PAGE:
*I have a list I keep in my purse that has different canning supplies I am looking for at garage sales or second hand stores.  I now have been on the lookout for a canning sieve.  It would make seedless jam much easier, but I don’t want to pay full price!

How can canning save you any money?

*Buy your supplies such as sugar and lemon juice, vinegars and such in bulk (especially at Winco)

*Use “yesterday’s pick” berries for significant savings or “u-pick” for even more savings.

Here is the price breakdown for “u-pick” strawberries making one batch of jam approximately 48oz of

(Based on local prices here in the Puyallup area)

  • Berries-$7.20 (organic)
  • Sugar-$1.50 (winco)
  • Pectin-$1 (used Ball Real fruit Pectin flex batch and $1 off coupon from the 6/12 Smart Source insert)
  • Lemon juice if using the Ball method – $.20 (some brands don’t call for lemon juice-this price is based on Costco)
  • New lids and rings -$ .75 (walmart)

Total cost: $10.65 for 48 oz. organic jam


*Price of organic jam from Safeway’s O organics brand –  $27.76 for 48 oz.
*Price of organic jam from Amazon -$18.76 for 48 oz.


You can get organic jam cheaper using coupons or shopping sales; however nothing in my opinion beats the taste of homemade jams.  Plus using it for teacher gifts or neighbor gifts at Christmas can save you there too.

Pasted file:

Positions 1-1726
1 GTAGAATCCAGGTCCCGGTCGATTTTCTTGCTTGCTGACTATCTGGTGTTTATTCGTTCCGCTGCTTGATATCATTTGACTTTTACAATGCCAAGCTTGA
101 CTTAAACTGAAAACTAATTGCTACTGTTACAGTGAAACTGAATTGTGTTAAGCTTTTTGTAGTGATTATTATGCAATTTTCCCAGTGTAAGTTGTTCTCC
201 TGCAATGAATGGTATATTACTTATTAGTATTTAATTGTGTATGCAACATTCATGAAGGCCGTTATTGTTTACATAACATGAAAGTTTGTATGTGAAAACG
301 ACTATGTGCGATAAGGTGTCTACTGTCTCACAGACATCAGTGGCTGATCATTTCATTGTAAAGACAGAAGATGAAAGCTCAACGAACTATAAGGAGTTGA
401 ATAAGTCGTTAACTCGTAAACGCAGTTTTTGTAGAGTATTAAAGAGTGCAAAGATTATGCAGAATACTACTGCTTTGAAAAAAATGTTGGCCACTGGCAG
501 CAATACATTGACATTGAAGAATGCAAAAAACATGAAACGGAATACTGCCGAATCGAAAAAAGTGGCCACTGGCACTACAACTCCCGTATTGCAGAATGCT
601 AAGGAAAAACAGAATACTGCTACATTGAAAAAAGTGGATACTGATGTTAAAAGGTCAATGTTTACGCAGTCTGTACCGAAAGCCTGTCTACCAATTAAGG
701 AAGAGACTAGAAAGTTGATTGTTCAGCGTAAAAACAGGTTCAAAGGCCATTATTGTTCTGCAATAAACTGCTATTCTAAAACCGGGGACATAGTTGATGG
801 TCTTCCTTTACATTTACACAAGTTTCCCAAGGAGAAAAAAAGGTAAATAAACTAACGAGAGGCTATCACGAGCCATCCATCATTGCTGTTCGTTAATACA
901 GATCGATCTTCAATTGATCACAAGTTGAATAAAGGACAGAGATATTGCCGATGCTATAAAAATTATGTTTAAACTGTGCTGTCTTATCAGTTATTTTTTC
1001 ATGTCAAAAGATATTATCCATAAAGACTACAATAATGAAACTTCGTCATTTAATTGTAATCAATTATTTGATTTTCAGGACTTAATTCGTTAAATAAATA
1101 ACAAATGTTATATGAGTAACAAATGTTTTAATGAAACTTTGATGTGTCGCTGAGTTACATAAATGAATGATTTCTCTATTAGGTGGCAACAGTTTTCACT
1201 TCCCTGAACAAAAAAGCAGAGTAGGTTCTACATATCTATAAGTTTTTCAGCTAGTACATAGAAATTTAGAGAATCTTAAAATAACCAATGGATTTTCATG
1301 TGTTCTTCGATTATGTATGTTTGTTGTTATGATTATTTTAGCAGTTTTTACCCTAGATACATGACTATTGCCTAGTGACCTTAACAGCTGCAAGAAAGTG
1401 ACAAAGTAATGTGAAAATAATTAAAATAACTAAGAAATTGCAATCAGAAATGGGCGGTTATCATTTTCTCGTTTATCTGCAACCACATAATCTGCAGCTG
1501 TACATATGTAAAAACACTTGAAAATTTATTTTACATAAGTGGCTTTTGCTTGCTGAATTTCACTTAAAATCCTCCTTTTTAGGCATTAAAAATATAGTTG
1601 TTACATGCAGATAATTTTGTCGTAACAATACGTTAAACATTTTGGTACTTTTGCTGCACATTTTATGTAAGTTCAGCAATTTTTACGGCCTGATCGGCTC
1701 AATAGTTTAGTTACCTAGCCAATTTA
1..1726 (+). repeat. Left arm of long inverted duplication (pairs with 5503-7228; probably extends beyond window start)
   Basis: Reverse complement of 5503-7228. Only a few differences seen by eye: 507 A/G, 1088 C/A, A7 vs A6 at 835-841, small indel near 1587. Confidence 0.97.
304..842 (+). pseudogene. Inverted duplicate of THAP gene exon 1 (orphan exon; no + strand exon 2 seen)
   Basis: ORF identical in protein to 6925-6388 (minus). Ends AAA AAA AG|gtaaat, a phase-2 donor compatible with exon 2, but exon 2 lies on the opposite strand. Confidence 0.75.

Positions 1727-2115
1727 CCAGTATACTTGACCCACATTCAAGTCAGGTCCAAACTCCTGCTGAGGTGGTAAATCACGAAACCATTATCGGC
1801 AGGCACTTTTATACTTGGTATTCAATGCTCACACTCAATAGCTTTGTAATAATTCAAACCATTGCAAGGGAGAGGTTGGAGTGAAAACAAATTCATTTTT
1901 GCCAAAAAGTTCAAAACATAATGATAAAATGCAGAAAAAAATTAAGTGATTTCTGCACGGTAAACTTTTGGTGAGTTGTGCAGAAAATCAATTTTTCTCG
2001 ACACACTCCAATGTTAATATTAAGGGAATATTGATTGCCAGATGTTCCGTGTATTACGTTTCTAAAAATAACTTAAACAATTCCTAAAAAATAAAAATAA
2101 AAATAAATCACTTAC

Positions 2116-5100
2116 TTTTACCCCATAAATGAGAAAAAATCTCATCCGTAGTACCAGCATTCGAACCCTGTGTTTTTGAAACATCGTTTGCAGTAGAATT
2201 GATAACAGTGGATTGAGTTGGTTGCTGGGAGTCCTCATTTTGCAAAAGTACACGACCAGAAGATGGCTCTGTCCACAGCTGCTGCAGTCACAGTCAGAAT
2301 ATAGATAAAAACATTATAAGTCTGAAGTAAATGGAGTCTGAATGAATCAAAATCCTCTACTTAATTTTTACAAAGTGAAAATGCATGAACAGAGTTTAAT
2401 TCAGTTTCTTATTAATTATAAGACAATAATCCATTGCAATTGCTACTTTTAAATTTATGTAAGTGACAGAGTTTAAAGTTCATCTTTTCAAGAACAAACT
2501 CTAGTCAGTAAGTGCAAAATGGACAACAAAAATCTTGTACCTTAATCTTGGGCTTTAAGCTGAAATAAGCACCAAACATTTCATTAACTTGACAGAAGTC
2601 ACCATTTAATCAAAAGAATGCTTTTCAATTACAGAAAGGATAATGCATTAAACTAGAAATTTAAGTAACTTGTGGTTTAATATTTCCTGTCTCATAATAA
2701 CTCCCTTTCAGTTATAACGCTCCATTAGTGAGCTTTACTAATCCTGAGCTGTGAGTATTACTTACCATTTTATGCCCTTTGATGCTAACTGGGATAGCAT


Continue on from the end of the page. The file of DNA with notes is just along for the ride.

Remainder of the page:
What are your favorite things to can?



  1. Sugar free strawberry jam from Spooner’s of course! Love the 2 day old “jammers” 1/2 flat for $6.95!
    Just a few more days left for those…

  2. Just wanted to add that if you want to try homemade jam, but don’t want to deal with the “canning” aspect of it, you can always make freezer jam which is awesome as well! You still need the jars, lids, fruit, pectin and sugar, but you don’t have to deal with the water bath, etc. of canning. I make it every year and it turns out great! …and I also will not touch the store bought jam :)

  3. Just a note…make sure you are using a Ball book that is the most current edition. Editions may seem like they are the “same” and most likely some editions will have some of the same recipes but it is important to have the most current processing information (especially if you need to adjust for altitude). You should only use recipes are ones that have been tried by the pros and adapted to today’s fruits and vegetables. Using “Grandma’s Recipe” even though it “worked” for her is not recommended.

    Thanks for your post…I’m ready to make a batch of yummy raspberry jam which will be perfect for winter toast!

  4. Is there a good U-pick farm in the Tacoma area? I would love to go and pick some berries to make jam for my sister.

  5. I definitely need to invest in some fruits to make some jams for the upcoming winter. Nothing better on a cold winter morning that some warm toast slathered in delicious goodness.

    Also I’m with Julie about making sure you have an updated version of the Ball Blue Book (or any canning book for that matter). They are learning new things all the time about the safest ways to preserve our foods.

    Thanks so much for sharing this informative article!

Leave a Reply

Your email address will not be published. Required fields are marked *